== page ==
On Christmas Eve I decided to do a particularly demanding double kettlebell routine. That shouldn’t sound too shocking as I have been doing my part here, studying up on advanced lifting techniques and following some truly sinister work recommended to me by my colleagues. After nearly the first three weeks of my training cycle, I started to notice some not-so-fun feelings trickling down my left arm. At first, I blew the whole thing off as just the typical muscle soreness that comes with a lot of heavy pressing. I’m a stubborn Burgher, and I don’t generally listen to people when they tell me “Hey! Um, you should really slow down, rest and recover here for a bit!”. I guess that’s always been a struggling point for me, that whole slowing down and resting portion of the fitness lifestyle. Alas, not only did I blow off my pain, I blew off the advice of a number of well known instructors and decided to push my limits Christmas day.
It was a murderous workout. 2 minute non-stop cycle of cleans, see-saw presses, snatches, and jerks. 3 sets with rest set at around 4 minutes between each set. You can bet your butt this was a double kettlebell routine too, as I have fallen in love with all things related to 2 hunks of iron these days. My metabolism was raging and I feasted to my hearts content that Christmas day. But not only would my metabolic rate burst into flames, so would my muscles. I woke up the day after Christmas at 4 am feeling as though my entire left side from the top of my shoulder all the way down to my hip had been bitten by a shark. It was as if I was wading in sea of pain as the jaws of inflammation were taking bite after bite on my body. My entire left arm cycled back and forth from feeling numb to feeling like it was being pierced with a thousand razor sharp teeth. My chest was not any different and as for my left lat …well…need I say more? That excruciating, piercing, stabbing and gnawing pain….my God! It was awful! The pain took my breathe away, literally. I was so sore I could barely take a deep breathe. It hurt to put on clothes, and driving one hour back to Pittsburgh from my parents house that day was arguably the most torturous thing I have endured since the RKC itself. I decided to stop off at Med Express in Greensburg on the way back to see what the eff was up my little Burgher body. Results? Pulled and strained pectoral muscle with an over-strained lat muscle that was tight enough to cause breathing problems and numbness in my arm.
OH MY ACHING….YIKES!!!!!!!!!!
The SOS distress phone call was made to my own RKC coach immediately after my emergency drop in visit to med express. After coming up with a plan to address my muscular skeletal dysfunction with some much needed stretching and mobility work, my coach gave me some much needed advice that I would have to chew and swallow this time. Setting my stubbornness aside, I decided to take my Level II coach’s advice and do nothing but rest and recover for one week. 7 days of nada on the kettlebells. Not. Touching. A. Single. One.
To say that I was unhappy taking a week off from training would be a huge understatement. I was PISSED! I was already mid-way through my training cycle and didn’t want to interrupt my sessions at all. I was also upset because I am an RKC instructor, and I should know better about such things… Meh! Alas, there I was in my apartment taking my first steps on the road to recovery by doing some strategic mobility practices handed off to my by my own instructor. As much as I didn’t want to suck it up initially and take the time off training, I decided to do something I don’t normally do when it comes to these sorts of things.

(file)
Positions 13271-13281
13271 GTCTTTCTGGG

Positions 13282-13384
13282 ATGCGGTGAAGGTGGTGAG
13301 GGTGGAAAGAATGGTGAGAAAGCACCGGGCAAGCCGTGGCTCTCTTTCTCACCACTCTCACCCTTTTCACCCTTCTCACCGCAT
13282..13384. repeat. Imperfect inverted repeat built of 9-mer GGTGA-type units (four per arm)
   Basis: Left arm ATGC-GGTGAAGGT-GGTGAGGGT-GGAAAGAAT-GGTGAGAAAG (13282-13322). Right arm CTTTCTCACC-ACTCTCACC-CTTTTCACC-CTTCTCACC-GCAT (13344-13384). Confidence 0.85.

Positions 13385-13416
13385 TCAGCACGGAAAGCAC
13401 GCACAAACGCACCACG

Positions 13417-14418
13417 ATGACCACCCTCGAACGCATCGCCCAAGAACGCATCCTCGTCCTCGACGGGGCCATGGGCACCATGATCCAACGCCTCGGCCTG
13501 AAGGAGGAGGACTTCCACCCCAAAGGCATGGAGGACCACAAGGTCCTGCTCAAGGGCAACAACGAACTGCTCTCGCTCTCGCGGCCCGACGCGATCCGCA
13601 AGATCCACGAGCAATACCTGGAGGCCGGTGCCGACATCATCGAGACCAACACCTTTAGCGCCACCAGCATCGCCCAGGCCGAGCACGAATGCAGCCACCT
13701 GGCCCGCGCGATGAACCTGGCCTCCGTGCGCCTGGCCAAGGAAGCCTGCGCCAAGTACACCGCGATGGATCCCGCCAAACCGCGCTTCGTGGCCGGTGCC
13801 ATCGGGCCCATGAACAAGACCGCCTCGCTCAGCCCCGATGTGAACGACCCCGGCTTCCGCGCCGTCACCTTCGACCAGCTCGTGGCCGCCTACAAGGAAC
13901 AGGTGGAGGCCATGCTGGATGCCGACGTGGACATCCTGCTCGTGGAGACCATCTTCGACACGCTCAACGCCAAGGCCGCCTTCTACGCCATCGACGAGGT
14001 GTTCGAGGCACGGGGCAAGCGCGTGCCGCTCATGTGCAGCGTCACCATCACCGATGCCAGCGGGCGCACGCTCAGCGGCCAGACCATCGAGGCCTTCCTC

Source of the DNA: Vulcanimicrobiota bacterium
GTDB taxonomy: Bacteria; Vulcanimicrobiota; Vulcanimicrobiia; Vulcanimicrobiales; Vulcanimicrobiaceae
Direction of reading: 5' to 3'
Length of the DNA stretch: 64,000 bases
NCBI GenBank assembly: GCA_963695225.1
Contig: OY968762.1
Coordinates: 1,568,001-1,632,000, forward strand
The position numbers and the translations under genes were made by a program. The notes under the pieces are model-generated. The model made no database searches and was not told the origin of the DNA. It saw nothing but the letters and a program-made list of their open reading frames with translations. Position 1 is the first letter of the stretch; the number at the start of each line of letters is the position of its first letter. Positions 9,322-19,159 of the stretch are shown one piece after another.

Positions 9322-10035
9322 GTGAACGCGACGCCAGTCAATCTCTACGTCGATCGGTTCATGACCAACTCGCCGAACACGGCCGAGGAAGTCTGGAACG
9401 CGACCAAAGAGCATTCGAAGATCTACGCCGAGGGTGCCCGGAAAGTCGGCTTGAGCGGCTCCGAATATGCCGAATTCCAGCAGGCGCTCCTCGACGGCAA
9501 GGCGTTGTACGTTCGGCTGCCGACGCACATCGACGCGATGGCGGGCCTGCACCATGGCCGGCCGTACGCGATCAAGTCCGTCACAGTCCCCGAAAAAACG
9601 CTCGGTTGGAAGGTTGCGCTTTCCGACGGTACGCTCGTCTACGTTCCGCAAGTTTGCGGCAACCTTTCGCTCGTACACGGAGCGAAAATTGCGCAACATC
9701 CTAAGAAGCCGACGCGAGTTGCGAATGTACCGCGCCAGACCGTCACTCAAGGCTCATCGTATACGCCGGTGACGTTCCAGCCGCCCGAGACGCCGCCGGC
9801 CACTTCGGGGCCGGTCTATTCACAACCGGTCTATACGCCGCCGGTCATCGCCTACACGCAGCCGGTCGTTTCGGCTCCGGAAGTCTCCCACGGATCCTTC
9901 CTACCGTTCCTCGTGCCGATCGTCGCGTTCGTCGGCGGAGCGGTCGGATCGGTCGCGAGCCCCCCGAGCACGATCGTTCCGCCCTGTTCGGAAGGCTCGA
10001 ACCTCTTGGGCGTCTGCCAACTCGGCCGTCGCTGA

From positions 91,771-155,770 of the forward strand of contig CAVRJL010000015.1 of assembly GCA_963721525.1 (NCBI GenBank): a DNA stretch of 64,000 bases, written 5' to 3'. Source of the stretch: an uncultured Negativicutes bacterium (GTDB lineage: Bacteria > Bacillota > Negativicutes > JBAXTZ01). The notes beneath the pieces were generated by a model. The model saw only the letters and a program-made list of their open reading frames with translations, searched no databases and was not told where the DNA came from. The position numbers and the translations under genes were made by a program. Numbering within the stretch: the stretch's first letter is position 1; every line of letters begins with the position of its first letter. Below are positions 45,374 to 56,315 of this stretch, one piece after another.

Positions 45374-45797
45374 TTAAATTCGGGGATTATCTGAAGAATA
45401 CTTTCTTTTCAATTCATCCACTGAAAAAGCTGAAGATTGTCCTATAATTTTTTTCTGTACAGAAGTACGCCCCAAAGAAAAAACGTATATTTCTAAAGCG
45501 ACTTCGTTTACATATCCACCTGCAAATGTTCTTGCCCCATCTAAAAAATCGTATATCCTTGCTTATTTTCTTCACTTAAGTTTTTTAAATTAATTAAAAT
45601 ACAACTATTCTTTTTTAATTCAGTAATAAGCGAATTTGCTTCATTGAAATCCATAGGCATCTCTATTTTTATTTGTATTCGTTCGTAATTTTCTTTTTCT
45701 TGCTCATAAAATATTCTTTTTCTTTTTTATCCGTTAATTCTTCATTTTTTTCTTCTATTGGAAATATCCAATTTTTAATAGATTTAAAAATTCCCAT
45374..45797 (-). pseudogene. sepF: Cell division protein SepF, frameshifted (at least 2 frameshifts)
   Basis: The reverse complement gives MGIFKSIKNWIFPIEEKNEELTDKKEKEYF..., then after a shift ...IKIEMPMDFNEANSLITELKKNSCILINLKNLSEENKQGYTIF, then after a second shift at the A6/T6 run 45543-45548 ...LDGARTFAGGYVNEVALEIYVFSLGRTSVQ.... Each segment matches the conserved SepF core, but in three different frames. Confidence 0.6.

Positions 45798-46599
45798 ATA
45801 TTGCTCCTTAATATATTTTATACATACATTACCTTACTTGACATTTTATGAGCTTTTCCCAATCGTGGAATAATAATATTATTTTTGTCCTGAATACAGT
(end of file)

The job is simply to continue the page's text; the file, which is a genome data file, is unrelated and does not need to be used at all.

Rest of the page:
I decided to be patient.
A funny thing happened on that week off training. Being patient for one week lead to a new personal record as I was able to perform a body weight lift that I had been practicing for months to no avail. Ah ha! Those colleagues of mine were right all along! I suppose I shouldn’t be so impatient and stubborn, which brings me to this weeks theme on the blog.
This week we will be focusing on three types of stretching and release drills that will increase your mobility and get yourself out of serious and debilitating pain. I will be focusing my attention on the pectoral and lat muscles which, come to find, are highly likely to be strained and overstretched if you’re into kettlebells, calisthenics, or olympic weight lifting. We will also be discussing how these stretches work together not to only get yourself out of pain, but to avoid pain all together. Finally, we will wrap everything up with what to expect in terms of your own personal records when you take the time to remain patient through the healing process. It’s all about rest and recovery this week folks! And really, sometimes that’s what we need to break through barriers and unleash our super human potential!
With all that being said, I have a bit of a mental challenge for you all this week. Instead of exercising your chest, your core, your *insert-particular-body-part-here*, I want you to exercise something for your own mental health. I want you all to exercise your patience. Last week we focused a lot on setting the right attitude in order to work diligently towards our fitness goals. Patience truly is a virtue when it comes to fitness, and patience is ever more crucial when you are bouncing back form an injury. Be patient with yourself and allow yourself to view your set back/injury as a journey, as a learning experience. You will be much better off when you take the time to heal in the long run. Hell, you’ll even be stronger for it!
We will catch up on Wednesday here on the blog! Stay tuned! And remember, be patient 🙂
Master your instincts!
Janelle Pica, RKC and PMF1 Instructor